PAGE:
LV, The Romance of Travel & The Best Paris Fashion Show Of All Time

They're already calling it the most beautiful fashion show ever staged. Even more spectacular than Karl's Last Year in Marienbad number for Chanel. As Ms Sarah Jessica Parker eloquently put it: "it was cinema, it was literature." Supermodel Natalia Vodianova (the girlfriend of LVMH scion Antoine Arnault) went one sartorial step further and declared it a “fashion orgasm”.

It started with a train of all things; an elegantly beautiful Orient Express-style steam train, with navy-and-gold livery and smartly dressed passengers glimpsed through the windows. There was even ornately arching ironwork overhead, and a navy LV-monogrammed station clock like the one in Hugo. When the engine chugged into the catwalk station with a romantic whistle and a cloud of theatrical steam, the crowd sensed that a truly spectacular fashion show was about to begin.

One by one the models emerged, stepping down the platform-cum-runway in vertiginous heels and 1900-style high hats, looking for all the world like 19th-century literary heroines – travelling protagonists meeting their illicit lovers on a Parisian platform. There were even uniformed, white-gloved porter to carry the model passengers' handbags, hat boxes, jewelled holdalls and LV cases; all nostalgic nods to Louis Vuitton's start as a humble luggage maker.

It was a show that had everything – references to cinema, literature, glamour, and turn-of-the-century fashion – but mostly it was a show about the romance of travel. As designer Marc Jacobs explained:"We just imagined this romantic notion. It's the idea of the trip."

It was glorious. Extraordinary. A remarkable, joyous juxtaposition of fashion and travel. Mr Lagerfeld, you're going to need to come up with something magic to top this. You can see some of the show here, courtesy of The TelegraphAll Depart at Louis Vuitton Paris Fashion Week {Images also via The Telegraph} 

And so, as a tribute to LV's grand, glamorous contributions to travel over the years, I thought I'd do a railway-inspired post. Yes, my dear library readers, get ready to embrace the romance of trains.

The train station as film star: Martin Scorsese’s enthralling 3D film Hugo, which was set within a Parisian railway station in the early 1930s. The station was built at Longcross Studios near London but has the atmosphere of the original d'Orsay station (now the Musée d'Orsay). London’s Victoria & Albert Museum stood in for the Parisian workplace of Hugo’s father.

The train station as fashion set: Catherine Deneuve looking like the star she is in an ad for Louis Vuitton. One wonders if this was the image that inspired Marc Jacobs to do a fashion show in the same thread?

Steam as a romance starter: The famously moving scene from Downton Abbey. Oh Mary! We feel for you. We really do.

The station as cinematic backdrop: Anthony Hopkins (Henry), Emma Thomson (Margaret) and her glamorous companion reunite on a platform in the film Howard's End. (I've always loved that white coat and hat.)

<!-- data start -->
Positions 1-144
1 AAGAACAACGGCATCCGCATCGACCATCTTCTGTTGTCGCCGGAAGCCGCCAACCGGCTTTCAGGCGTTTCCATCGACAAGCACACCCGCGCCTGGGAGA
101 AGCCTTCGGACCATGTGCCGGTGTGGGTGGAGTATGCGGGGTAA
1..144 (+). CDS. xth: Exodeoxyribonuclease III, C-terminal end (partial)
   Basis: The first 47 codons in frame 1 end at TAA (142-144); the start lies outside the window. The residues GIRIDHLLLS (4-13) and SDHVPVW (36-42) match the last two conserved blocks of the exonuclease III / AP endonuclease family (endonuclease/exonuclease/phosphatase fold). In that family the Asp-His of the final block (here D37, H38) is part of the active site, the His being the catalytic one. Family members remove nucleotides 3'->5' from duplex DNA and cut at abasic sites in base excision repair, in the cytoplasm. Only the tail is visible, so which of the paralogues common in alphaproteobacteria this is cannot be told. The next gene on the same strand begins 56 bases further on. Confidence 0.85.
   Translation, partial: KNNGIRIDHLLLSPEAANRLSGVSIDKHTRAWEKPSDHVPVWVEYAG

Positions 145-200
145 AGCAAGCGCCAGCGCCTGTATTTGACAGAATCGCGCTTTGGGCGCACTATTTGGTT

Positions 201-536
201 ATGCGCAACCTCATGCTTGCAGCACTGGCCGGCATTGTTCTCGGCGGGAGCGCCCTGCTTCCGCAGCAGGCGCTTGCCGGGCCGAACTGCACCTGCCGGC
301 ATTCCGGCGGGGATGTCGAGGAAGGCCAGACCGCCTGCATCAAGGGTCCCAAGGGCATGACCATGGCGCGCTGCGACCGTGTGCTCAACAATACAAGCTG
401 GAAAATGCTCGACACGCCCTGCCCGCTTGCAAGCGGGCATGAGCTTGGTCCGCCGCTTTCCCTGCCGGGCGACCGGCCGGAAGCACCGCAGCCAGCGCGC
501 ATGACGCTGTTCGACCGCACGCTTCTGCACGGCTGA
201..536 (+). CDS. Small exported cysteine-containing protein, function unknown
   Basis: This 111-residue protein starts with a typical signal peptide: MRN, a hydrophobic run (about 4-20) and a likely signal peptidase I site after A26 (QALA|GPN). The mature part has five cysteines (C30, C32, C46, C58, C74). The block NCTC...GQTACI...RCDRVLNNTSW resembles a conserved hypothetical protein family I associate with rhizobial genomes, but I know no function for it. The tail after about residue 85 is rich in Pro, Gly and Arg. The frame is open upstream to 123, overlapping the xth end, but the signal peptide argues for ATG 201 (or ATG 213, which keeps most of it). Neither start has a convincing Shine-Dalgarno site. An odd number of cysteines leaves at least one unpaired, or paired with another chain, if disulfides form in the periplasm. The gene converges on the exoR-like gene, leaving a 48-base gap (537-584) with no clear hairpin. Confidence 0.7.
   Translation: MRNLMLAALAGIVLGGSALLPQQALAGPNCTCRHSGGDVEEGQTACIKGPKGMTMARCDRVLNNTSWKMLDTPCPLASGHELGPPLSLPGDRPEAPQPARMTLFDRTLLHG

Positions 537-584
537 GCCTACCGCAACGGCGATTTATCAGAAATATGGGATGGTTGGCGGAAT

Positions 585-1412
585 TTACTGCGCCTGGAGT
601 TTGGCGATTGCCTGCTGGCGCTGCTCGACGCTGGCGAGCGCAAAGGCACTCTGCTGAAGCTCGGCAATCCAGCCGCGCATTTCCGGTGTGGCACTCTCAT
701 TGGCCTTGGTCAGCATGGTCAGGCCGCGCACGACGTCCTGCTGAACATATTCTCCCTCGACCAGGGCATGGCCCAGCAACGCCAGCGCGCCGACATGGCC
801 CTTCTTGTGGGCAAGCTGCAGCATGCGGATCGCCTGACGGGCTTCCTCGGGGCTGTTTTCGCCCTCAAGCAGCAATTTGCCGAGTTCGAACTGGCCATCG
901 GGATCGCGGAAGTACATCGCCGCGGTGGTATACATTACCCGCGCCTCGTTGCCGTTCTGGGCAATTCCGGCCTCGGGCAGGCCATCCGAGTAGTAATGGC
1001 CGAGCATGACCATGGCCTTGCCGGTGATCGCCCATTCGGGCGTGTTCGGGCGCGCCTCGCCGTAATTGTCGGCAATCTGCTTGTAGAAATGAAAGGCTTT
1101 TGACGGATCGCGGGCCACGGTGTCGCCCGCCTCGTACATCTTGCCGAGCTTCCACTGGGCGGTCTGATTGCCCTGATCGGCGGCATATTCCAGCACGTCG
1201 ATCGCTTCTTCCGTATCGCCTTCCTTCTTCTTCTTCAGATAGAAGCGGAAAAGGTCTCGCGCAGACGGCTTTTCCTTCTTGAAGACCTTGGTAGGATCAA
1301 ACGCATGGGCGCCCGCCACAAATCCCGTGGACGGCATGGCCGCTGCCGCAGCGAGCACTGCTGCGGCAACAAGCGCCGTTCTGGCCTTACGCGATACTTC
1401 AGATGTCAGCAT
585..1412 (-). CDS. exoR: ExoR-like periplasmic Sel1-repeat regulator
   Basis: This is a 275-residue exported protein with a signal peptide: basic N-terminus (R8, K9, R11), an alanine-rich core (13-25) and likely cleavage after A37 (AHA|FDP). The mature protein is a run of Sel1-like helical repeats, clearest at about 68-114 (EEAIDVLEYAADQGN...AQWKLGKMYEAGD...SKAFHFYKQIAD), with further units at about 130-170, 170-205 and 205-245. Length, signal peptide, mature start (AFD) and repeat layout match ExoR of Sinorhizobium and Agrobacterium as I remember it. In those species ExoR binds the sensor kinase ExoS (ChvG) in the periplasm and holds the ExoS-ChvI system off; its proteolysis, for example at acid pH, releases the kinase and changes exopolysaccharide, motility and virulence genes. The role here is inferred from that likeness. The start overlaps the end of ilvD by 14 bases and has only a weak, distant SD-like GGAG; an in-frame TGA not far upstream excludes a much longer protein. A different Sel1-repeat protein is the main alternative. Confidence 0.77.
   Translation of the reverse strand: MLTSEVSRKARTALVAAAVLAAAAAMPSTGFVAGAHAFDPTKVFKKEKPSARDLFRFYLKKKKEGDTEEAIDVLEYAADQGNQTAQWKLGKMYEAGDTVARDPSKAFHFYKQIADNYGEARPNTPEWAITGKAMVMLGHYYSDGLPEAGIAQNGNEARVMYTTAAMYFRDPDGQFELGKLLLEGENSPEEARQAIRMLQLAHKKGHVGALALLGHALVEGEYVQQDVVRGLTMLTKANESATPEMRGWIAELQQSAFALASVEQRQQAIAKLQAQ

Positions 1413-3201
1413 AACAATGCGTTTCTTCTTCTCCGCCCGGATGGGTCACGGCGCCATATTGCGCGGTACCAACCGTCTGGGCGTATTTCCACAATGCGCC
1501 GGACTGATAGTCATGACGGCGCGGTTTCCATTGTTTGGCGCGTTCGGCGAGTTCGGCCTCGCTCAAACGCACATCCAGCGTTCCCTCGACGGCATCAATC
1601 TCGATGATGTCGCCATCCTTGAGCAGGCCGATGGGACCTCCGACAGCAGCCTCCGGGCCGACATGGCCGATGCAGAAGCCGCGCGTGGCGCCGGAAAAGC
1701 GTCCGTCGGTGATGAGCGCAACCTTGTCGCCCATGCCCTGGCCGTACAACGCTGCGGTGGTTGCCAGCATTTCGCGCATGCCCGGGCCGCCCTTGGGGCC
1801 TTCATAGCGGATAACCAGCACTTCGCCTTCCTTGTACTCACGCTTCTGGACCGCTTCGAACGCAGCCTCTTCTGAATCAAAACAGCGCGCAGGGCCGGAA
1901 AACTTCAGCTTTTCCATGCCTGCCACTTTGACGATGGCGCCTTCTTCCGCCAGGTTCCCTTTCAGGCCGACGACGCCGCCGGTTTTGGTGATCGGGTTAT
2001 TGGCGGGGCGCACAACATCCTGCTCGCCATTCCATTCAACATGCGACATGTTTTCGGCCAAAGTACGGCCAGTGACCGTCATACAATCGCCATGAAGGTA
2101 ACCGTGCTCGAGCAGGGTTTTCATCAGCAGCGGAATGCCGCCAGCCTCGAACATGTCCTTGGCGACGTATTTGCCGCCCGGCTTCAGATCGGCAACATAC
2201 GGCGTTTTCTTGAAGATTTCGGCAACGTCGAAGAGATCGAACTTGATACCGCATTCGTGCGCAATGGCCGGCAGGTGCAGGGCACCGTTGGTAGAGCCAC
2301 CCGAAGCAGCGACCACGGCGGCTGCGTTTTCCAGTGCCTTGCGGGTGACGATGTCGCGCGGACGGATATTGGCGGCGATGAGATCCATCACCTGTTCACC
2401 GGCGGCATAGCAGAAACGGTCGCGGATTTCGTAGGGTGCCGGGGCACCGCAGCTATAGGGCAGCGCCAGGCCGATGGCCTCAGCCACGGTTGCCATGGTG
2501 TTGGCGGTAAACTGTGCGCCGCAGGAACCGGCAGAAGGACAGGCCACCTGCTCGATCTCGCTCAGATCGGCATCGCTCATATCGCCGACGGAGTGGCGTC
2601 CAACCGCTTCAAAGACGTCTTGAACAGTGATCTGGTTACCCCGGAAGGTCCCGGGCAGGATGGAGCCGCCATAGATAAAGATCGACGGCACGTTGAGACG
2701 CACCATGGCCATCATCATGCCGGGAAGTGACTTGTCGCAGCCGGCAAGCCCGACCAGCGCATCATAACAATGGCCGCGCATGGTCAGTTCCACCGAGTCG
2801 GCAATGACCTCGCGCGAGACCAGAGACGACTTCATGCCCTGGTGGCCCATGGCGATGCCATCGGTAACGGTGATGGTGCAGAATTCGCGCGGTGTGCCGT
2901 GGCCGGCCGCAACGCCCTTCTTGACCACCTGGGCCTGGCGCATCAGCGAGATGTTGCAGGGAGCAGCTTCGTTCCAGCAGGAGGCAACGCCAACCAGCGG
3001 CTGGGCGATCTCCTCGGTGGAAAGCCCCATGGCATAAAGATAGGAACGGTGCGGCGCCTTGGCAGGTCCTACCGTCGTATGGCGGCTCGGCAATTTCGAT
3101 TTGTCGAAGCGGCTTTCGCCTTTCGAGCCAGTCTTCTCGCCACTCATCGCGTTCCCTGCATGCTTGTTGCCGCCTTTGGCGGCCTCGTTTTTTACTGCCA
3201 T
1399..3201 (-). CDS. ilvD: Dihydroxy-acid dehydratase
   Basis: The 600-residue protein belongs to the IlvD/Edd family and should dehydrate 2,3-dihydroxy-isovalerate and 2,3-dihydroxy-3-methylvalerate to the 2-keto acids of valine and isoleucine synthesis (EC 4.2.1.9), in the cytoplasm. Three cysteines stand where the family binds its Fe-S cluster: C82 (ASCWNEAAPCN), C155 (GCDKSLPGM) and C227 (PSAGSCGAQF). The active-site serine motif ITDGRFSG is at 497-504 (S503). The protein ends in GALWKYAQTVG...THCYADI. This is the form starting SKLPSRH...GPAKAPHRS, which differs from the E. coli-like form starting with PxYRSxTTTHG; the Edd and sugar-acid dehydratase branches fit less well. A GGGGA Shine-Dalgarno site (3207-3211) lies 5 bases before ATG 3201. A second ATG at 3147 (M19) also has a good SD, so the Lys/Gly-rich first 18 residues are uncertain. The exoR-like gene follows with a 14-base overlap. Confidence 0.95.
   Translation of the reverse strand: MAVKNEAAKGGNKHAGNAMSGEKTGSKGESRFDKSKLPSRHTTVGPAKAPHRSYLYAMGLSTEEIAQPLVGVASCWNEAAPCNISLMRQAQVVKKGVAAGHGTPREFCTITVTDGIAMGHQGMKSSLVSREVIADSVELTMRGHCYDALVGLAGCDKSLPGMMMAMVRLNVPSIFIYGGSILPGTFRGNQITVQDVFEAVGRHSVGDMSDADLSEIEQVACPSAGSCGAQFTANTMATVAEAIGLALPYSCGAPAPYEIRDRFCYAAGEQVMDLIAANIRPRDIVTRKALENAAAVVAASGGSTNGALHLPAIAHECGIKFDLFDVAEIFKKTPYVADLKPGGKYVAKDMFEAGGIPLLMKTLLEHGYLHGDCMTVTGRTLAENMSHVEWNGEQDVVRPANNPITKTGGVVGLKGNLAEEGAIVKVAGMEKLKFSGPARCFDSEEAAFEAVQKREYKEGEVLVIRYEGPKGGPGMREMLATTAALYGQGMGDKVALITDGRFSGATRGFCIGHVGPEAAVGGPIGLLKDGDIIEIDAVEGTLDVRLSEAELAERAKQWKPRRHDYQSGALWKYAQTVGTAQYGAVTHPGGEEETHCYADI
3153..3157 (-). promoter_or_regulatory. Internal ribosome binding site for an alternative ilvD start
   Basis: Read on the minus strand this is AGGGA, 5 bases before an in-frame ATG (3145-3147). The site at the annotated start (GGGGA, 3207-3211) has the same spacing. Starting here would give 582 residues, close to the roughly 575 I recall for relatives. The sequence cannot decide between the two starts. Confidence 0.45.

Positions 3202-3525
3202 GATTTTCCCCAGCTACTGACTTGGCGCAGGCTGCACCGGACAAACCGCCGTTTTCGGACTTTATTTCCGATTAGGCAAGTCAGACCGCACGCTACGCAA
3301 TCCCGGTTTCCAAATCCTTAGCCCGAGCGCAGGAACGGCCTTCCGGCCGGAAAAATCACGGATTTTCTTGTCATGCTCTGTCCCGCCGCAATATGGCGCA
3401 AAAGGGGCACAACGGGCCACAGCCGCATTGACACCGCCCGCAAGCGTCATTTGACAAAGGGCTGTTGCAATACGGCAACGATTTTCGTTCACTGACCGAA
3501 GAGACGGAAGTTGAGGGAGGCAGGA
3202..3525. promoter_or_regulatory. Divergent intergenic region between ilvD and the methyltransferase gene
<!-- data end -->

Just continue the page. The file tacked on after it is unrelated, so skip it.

Travel as an art form: French fashion designer Paul Poiret's travel trunk, designed by Louis Vuitton. It's a particularly fitting image because Marc Jacob's collection (above) was partly inspired by Poiret's shapes. The image is from the book Louis Vuitton: 100 Legendary Trunks. To see one of the most beautiful advertising campaigns ever produced, go to the Louis Vuitton Youtube video, which was produced to coincide with the launch of the book. It will make you want to pack a LV steamer trunk and start looking at vintage maps for ideas! It's here LV Video or here LV Video 2

The platform as a plot device: The 1945 film Brief Encounter  not only features a railway platform at the start and end of the story, but the setting is integral to the plot. Based on the story by Noel Coward, it was voted one of the best movie romances of all time by the British in 2010, according to The Guardian.

The waiting room-inspired interior: Look at this incredible space. Isn't it extraordinary? Conceived by designer Amitha Verma, its designed so that the panelling hides all the cabinets and shelving units. Reminiscent of a magnificent waiting room in a grand Parisian train station, it balances light and dark, height and room proportion perfectly. Just as a well thought-out train station does.

The station hall-inspired library: Anthony Hopkins' penthouse in the film Meet Joe Black. I could watch this film over and over again just to see the set design.

The Orient Express-inspired ensuite: This beautiful room is from the always-gorgeous blog by Slim Paley {}. It's her own bathroom from her beach house at Santa Barbara. I think this must rate as one of the most elegant ensuites ever designed.

The Grand Central-inspired hangbag: Just had to include this Kate Spade bag! I love the design. And doesn't it remind you of the architecture and aesthetics of a great old train station such as Grand Central? The brown, mahogany-toned leather, the black and white lines, the whole simple-but-sophisticated aesthetic?

The perfect toiletry set for a private carriage: An antique travel case from Louis Vuitton featuring the original toiletry jars. Look at the snake skin finish! Exquisite.

And finally... A woman who can sing about trains like nobody else... Gladys Knight and the Pips, live at Chicago's Regal Theater.  Just watch those Pips dance!  Click here -  Gladys baby

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